You can’t talk your way out of it, pray your way out of it, think your way out of it, spiritualize your way out of it… You can’t analyze, theorize, medicate, or meditate your way out of major depressive disorder. You can’t shop, travel, read, or even act your way out of it.

For those people reading this who are in my shoes, you get it. For those in my life who can’t grasp it, I’m sorry. I know that you can’t get it. I’m sorry that I’m sick. I’m sorry that I am not who you want me to be or who I want to be to/for you. For those reading this who don’t get it at all, I hope this helps your mindset.

Please try to remember that it’s a disorder, not a decision. You can’t fake your way through depression every day. You get tired. And when you get tired, and feeling especially tied up in the straightjacket of depression, you really don’t care who sees or doesn’t understand.

Then, you regret that, because they think it’s them. They try to make it about something it’s not, because you should know if you pray or get spiritual or meditate or walk outside or even “JUST TALK” TO THEM!! then you will suddenly be ok! Then, you REALLY hate being here. You REALLY feel misunderstood and unloved. You REALLY want a drink and you REALLY don’t wanna take your meds – because you just want to sleep.

You want to sleep forever. You can’t move. You don’t shower. You don’t even brush your teeth. All you manage to do is go ahead and swallow the pills and go ahead and feed your kid and fake your way through homeschool. So…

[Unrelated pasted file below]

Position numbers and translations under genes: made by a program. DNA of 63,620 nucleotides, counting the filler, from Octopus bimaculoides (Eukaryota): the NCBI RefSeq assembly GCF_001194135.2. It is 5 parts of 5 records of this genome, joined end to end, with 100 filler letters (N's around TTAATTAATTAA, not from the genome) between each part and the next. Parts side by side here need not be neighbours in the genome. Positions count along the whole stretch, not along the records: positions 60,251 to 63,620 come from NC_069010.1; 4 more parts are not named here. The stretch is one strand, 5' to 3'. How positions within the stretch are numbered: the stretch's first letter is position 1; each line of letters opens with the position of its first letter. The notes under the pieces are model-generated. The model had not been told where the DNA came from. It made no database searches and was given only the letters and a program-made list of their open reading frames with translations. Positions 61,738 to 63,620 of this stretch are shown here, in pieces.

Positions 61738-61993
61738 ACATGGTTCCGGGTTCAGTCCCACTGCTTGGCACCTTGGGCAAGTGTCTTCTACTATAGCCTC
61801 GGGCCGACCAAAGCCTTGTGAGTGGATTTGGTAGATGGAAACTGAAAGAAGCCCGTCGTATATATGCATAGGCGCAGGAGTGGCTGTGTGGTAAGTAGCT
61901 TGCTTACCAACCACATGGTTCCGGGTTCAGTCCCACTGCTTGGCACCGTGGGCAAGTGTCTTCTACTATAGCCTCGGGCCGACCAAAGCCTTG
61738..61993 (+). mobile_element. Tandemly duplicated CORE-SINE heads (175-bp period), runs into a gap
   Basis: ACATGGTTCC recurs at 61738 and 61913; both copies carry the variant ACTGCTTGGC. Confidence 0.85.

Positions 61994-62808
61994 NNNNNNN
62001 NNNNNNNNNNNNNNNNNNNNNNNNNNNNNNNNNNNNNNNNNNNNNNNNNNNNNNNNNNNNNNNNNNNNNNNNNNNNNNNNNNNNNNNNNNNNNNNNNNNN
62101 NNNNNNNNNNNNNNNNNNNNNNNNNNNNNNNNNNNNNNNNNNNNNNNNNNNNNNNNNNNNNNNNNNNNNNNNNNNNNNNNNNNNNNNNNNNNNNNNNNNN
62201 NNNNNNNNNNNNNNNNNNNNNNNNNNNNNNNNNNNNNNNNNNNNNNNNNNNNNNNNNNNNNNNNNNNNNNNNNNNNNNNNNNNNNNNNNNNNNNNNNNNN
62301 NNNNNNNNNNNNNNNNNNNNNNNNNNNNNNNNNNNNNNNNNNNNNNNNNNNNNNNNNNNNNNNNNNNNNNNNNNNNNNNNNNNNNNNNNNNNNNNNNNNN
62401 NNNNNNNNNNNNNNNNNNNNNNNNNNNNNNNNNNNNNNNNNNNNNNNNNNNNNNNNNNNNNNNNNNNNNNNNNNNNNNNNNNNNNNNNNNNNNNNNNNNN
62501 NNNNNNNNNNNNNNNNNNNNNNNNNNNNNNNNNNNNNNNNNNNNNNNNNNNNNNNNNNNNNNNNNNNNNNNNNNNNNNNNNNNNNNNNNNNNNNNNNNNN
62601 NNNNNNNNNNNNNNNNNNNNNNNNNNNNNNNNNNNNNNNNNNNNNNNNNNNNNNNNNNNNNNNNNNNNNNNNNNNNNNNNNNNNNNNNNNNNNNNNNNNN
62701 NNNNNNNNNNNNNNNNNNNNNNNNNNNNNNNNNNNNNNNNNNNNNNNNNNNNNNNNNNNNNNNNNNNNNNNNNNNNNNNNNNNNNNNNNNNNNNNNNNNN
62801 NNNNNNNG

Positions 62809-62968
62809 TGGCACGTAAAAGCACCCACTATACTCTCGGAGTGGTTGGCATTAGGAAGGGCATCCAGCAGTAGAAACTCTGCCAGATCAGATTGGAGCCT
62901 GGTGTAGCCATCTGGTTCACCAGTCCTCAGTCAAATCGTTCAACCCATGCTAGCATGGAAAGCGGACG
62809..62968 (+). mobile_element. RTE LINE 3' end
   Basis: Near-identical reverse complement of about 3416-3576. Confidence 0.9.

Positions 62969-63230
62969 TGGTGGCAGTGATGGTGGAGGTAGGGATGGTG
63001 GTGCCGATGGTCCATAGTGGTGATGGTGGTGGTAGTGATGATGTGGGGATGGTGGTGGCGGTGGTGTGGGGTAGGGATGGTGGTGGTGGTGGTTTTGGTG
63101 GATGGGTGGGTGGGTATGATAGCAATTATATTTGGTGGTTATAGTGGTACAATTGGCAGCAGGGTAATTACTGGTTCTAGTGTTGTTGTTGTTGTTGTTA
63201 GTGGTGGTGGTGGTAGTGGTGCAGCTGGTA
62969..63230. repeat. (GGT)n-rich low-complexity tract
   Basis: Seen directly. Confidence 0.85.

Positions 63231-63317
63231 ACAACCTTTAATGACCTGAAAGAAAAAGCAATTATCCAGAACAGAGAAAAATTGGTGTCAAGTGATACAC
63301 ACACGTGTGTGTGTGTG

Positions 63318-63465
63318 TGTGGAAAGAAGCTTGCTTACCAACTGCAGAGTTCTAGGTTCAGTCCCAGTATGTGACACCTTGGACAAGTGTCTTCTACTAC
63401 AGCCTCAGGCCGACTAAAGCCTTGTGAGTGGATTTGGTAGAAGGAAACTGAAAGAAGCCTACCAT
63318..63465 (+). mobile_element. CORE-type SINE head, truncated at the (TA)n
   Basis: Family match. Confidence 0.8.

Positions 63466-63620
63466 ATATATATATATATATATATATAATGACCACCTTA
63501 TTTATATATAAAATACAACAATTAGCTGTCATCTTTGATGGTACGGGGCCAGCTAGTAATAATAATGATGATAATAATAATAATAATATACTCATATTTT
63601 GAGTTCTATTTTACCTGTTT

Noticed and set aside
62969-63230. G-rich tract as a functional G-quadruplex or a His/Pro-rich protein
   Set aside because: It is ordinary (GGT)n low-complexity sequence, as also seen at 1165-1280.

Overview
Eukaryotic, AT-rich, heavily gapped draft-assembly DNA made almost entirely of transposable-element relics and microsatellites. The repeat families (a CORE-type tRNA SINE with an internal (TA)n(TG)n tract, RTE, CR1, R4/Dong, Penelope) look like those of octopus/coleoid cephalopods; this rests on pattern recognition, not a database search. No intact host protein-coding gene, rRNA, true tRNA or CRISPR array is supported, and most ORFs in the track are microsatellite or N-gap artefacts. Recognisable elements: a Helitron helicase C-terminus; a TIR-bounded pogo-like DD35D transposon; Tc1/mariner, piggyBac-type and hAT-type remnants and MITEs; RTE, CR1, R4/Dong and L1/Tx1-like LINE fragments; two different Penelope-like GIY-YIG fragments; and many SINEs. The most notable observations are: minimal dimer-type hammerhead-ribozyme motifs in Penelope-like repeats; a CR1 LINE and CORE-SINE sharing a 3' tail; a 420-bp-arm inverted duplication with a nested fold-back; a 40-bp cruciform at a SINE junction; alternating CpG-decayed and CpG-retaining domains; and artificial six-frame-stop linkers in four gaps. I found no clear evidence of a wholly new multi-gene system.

The cycle continues. Until one day you say, “f*** the cycle. F*** it. F*** other people. F*** how it looks. AGAIN. I’m going to just make it stop.

And then you don’t. AGAIN. Because of him, in my case. My son. Because you’re too filled with love. That’s right – people with depression still love. They still feel “positive” things. And most often, when they commit suicide, they do so because they love others and they truly believe that the world and their people are better off without them. I know that’s hard to understand. But, it’s the truth.

Why? Why do they think the world would be better off without them? Not because of depression itself. Because they’ve had to fight their depression alone, which is impossible. They believe they are a burden. They feel their depression is causing too many issues for other people.

They feel…. Unloved. Ignored. Unseen. Without worth to add anything good to the world. They don’t want to make the world a darker place because they love. But when they end their lives, and usually while they are still alive and it’s often what pushes them to the end, along with the depression itself, they are labeled with things like selfishness, negativity, cynicism, laziness, etc.

None of those things are true.

You can’t do it alone, and anyone who says they did or do or that you can is a liar. Even if it was influences from media that helped them (music, movies, speakers, writers. etc.), nobody survives depression alone – especially not the kind that wraps itself around you like a second skin and doesn’t let go, and can’t be peeled off, and hurts even to try to put clothes on and cover it for the day.

And that’s the only reason I’m still here.

#welcometomyweek

I haven’t shared any of my music for a while, but, whelp, here’s a thing. Enjoy. All I can do right now is express the music (and the image edits) and that’s what this is. I may not have the words but I have the music. So far, I’ve always had the music.